Internships Are Now Fundamental For 83% Of Non-Russell Group Graduates

New research has revealed that the most recent cohorts of non-Russell Group graduates (83% of those aged under 26) feel that they wouldn’t have been able to secure their first graduate role without an internship, compared to just 14% of their Russell Group contemporaries. Across generations, over half (55%) of non-Russell Group graduates wouldn’t have been able to secure their first graduate role without an internship, in comparison to just 46% of their Russell Group counterparts.

Research from leading graduate careers site Milkround delves into how graduates’ attitudes to work have changed over time and what employers can do to bridge the gap. Looking at the most recent cohort of graduates, two thirds (66%) under 26 said they wouldn’t have been able to secure their graduate job without previous experience, starkly contrasted to just 32% of Baby Boomers (55-73 year olds) who report the same.

In line with the rise of internships, graduates are now being recruited earlier, with 60% of Gen Z (18-22) having secured a graduate position before they leave university. This makes them the least likely of all generations to still be looking for a job after graduation. Looking at this in more detail, one in three (33%) of Gen Z secured their graduate role before reaching their final year, while 27% secured their first role during their final year of university. This contrasts with 17% of Millennials (23-38) who secured a role in their last year, and nearly half (48%) found graduate employment post university.

Gen Z also understand the need to start finding jobs earlier on, with 27% beginning their job search in their second year (double the 13% of Millennials who did this) and 15% even starting in their first year of university.

Speaking about the findings Georgina Brazier, Jobs Expert at Milkround, said:

“It’s clear that internships are now crucial for young graduates when looking for their first job, even more so for graduates from non-Russell Group universities. Businesses need to make sure that their internship schemes are not only accessible to everyone, but also challenge interns to develop the skills they’ll need when entering the workplace.”

More Skills = More Success

UK workers feel very differently about what they consider to be the best indicator of success or progression. Interestingly, in contrast to generations before them, double the amount of Gen Z are keen to keep learning new skills throughout their career than see an increase in salary and often see these skills as a key measure of success. One in three (31%) Gen Z workers believe that the best indicator of success and progression is learning new skills, compared to just 15% of Baby Boomers who would say the same about their first grad job.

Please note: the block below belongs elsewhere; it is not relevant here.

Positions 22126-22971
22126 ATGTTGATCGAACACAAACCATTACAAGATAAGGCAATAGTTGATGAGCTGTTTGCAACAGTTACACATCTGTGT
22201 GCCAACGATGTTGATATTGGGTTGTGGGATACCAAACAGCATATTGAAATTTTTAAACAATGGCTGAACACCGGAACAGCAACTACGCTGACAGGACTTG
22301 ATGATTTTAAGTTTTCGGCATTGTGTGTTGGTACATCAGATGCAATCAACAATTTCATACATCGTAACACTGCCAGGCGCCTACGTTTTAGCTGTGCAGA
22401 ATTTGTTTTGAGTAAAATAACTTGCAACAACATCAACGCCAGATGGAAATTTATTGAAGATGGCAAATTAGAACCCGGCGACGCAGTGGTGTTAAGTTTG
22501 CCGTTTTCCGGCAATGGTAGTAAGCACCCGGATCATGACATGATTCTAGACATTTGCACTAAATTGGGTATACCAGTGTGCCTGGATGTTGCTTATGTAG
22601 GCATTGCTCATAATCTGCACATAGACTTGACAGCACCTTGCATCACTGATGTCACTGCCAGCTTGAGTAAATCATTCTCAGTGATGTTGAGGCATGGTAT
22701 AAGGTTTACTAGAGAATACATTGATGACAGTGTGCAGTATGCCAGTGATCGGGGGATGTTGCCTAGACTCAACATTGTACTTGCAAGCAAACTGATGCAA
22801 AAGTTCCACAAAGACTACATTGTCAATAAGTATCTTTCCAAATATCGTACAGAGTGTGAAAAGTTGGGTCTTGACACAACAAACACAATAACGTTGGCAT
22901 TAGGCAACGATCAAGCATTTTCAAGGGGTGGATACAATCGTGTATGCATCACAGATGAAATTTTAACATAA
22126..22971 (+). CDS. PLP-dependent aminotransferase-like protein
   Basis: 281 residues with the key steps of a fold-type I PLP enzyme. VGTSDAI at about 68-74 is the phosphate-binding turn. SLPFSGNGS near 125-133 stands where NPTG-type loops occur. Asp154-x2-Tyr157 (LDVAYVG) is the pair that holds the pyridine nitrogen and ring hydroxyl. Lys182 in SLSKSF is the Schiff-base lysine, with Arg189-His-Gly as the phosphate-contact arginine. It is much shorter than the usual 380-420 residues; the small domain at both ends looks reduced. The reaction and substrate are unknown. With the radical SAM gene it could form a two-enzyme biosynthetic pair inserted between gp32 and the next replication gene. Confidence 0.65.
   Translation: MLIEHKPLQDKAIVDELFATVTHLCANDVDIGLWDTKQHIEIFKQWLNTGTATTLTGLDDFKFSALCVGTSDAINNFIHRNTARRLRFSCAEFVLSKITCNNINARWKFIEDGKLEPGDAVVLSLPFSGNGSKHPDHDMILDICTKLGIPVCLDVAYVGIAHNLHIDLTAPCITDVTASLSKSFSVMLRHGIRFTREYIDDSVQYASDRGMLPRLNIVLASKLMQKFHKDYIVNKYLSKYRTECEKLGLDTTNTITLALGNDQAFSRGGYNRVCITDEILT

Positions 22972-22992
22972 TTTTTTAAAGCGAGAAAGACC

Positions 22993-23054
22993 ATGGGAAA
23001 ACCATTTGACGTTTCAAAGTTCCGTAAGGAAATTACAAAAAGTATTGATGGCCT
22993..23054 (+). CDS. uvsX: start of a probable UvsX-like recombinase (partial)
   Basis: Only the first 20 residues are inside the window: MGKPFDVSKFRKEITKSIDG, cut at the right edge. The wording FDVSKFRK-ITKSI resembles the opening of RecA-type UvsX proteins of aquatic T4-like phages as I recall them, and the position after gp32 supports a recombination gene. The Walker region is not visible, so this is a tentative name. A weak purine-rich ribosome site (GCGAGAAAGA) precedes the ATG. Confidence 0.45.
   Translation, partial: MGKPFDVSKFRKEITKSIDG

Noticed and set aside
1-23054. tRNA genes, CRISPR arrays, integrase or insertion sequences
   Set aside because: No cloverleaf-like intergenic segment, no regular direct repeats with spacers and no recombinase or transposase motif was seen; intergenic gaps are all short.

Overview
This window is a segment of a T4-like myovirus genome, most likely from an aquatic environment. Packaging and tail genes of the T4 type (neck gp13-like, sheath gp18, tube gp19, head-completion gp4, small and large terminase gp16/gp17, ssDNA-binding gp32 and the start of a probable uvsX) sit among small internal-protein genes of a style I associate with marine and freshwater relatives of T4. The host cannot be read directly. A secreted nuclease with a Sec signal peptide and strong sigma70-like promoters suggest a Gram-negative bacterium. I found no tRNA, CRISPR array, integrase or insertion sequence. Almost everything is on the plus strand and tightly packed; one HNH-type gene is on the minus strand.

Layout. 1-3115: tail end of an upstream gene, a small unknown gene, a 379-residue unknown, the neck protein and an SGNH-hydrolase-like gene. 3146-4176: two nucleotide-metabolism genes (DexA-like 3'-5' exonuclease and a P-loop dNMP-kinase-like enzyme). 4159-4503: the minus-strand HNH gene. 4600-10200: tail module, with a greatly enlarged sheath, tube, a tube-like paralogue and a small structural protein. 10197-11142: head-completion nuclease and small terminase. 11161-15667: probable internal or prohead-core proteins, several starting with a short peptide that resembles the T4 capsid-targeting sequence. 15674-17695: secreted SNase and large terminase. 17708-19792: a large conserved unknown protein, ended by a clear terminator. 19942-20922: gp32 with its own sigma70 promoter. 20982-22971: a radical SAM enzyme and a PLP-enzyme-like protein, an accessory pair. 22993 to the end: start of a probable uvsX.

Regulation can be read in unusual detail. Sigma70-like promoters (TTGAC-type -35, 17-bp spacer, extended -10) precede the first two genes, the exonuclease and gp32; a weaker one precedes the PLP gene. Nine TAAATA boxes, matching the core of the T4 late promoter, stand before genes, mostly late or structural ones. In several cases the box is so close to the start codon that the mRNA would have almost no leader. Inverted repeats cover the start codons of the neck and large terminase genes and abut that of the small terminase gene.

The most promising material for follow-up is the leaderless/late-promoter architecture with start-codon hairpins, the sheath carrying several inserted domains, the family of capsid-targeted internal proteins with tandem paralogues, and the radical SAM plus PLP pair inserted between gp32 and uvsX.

Only 15% of Gen Z stated that an increase in salary was an important measure of success for their first job, making them the least salary-focused generation surveyed. Non-Russell Group graduates are more likely to measure their workplace success when learning new skills (21%) than their Russell Group counterparts, who are more likely to measure success by an increase in salary (20%).

Thinking about their current jobs, one in seven (16%) Baby Boomers now see the strongest indicator of success as making a difference to other people. Surprisingly, only 9% of Gen Z stated that this was a factor in how they measure their success. Reaching a higher salary was the top priority for Millennials (22%).

Industry Hoppers

When asked why they expect to leave their current role, almost three in ten (29%) of Gen Z state that they would move on to another job to learn new skills compared to 4% of Baby Boomers. This correlates to what Gen Z see as the most important indicator of progression. 84% of Gen Z don’t expect to stay in their first job for more than two years, compared to the 67% of Millennials and 37% of Baby Boomers who didn’t make it past the two-year mark in their first roles.

What’s more, Gen Z’s flexibility isn’t just about what job or industry they work in, but also what they do when they arrive in their first graduate position. One in five (19%) Gen Z graduates report looking for flexible working opportunities in their first graduate role compared to one in twenty (7%) Baby Boomers, signposting a significant shift in what employers should be offering to attract top talent.

One in four (24%) of Brits also know someone who was promoted to stop them quitting, and not on merit. Gen Z are more likely to report this, with 28% of young workers reporting they’ve experienced this, compared to just 10% of Baby Boomers.

Georgina Brazier, Jobs Expert at Milkround, added:

“Today’s graduates are more curious than their older counterparts, with the vast majority really seeing the added value in their internship experience, but also wanting to continue learning new skills throughout their careers. With so many young workers having seen people around them get promoted as a means of retention, not based on merit, it’s important for employers to really focus in on what success and progression looks like to Gen Z to avoid workers becoming disengaged.

“It’s crucial for employers to be adapting their workplaces to keep younger workers satisfied and motivated by providing learning and development opportunities – whether it’s extra training, clear progression opportunities or the chance to move around the business to learn new skills. If employers can’t do this, ultimately, Gen Z are more flexible than generations before them and are happy to seek out these learning opportunities within a new company, or even in a new industry.”